ALBANESE: Well, that’s not going to happen.  What we’re focused on is the future of the country, rather than being focused on ourselves.  I’ve been committed to putting forward a series of policies. I think we have been pretty effective frankly.  Who talks now in the eulogies to Tony Abbott’s Prime Ministership about him being an infrastructure Prime Minister?  You know, there wasn’t a hole dug barely during his Prime Ministership.  There was a complete failure when it came to infrastructure.  The fact of him refusing to fund any public transport project meant that you couldn’t have integrated transport plans for our cities, and our towns and our regions, and it has been an absolute failure.  I’m very proud of the fact that I’ve been effective at holding him to account.

 VAN ONSELEN: Just getting back, though, to Paul’s question about whether you would challenge Bill Shorten.  I don’t doubt you’re a team player, I don’t doubt that you won’t challenge Bill Shorten, but given where his polling numbers are at, if they get worse, is he a team player?  Would he do the right thing rather than have to be challenged?

 ALBANESE: Look, we have been focused outwards rather than inwards.

 VAN ONSELEN: You’re at a point now where you kind of almost have to reverse that.  If the polling stays where it is, I know this could be a honeymoon, surely Labor has to watch this in the coming weeks and months?

 ALBANESE: Let’s have a look at where the polling is, Peter.  The best poll for the incoming Prime Minister has Malcolm Turnbull on 51% of the two-party preferred vote. That is the smallest bounce for any new leader that I’ve seen in my time in politics, whether it was …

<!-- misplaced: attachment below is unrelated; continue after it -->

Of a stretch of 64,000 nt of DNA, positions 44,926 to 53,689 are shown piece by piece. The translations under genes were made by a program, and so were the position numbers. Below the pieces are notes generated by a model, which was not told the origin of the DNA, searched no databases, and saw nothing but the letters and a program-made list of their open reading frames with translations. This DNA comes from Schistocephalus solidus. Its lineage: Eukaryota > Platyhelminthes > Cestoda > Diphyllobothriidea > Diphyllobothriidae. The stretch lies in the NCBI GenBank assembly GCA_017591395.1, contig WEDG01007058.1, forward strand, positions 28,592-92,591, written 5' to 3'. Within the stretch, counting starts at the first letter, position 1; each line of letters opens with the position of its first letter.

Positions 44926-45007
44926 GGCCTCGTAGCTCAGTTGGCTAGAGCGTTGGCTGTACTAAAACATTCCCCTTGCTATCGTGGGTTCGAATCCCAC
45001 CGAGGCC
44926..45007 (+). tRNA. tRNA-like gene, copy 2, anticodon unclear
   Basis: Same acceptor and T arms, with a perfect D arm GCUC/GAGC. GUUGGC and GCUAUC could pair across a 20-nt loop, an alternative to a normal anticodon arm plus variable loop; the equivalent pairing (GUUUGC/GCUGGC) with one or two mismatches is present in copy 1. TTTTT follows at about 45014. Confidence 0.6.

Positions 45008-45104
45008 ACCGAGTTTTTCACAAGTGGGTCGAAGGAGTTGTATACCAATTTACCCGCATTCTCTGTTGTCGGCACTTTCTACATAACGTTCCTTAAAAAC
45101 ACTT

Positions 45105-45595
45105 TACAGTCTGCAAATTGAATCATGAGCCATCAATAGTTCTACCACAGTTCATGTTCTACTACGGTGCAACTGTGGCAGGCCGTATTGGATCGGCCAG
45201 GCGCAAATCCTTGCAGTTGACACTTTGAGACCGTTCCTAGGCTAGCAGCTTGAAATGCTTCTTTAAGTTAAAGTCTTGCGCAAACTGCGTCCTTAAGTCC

VAN ONSELEN: Technically that’s not right, though, because he started on 46% and pushed it up five points to 51%.  The reason it looks small is because of how low he was to start.

 ALBANESE: Look at where Gillard was or where Rudd was or where Latham was for that matter.  When a new leader has come in they’ve received an immediate bounce …

 PAUL KELLY: So you’re saying he hasn’t got a sufficient bounce at the start?  Is that what you are saying?

 ALBANESE:I think it’s been pretty poor, frankly, and if you look at the Canning results where we had a 6% swing on a two-party preferred basis, to Labor in what has been a traditional conservative seat, you know if Malcolm Turnbull, if this is the best it gets for Malcolm Turnbull then the transition hasn’t been a great success.

 VAN ONSELEN: All right, stay with us, we’re going to take a break, we’re talking to Anthony Albanese



 VAN ONSELEN: Just a quick one on a story in the News Corp papers today. There’s a suggestion that Susanne Ley, the Health Minister, is commissioning a look at medical services which are subsidised under the Medicare benefits schedule.  It sounds like it’s part of their budget tightening they are looking at maybe removing some of those subsidies.  Labor has to support at least a look at it, doesn’t it, given the budget position?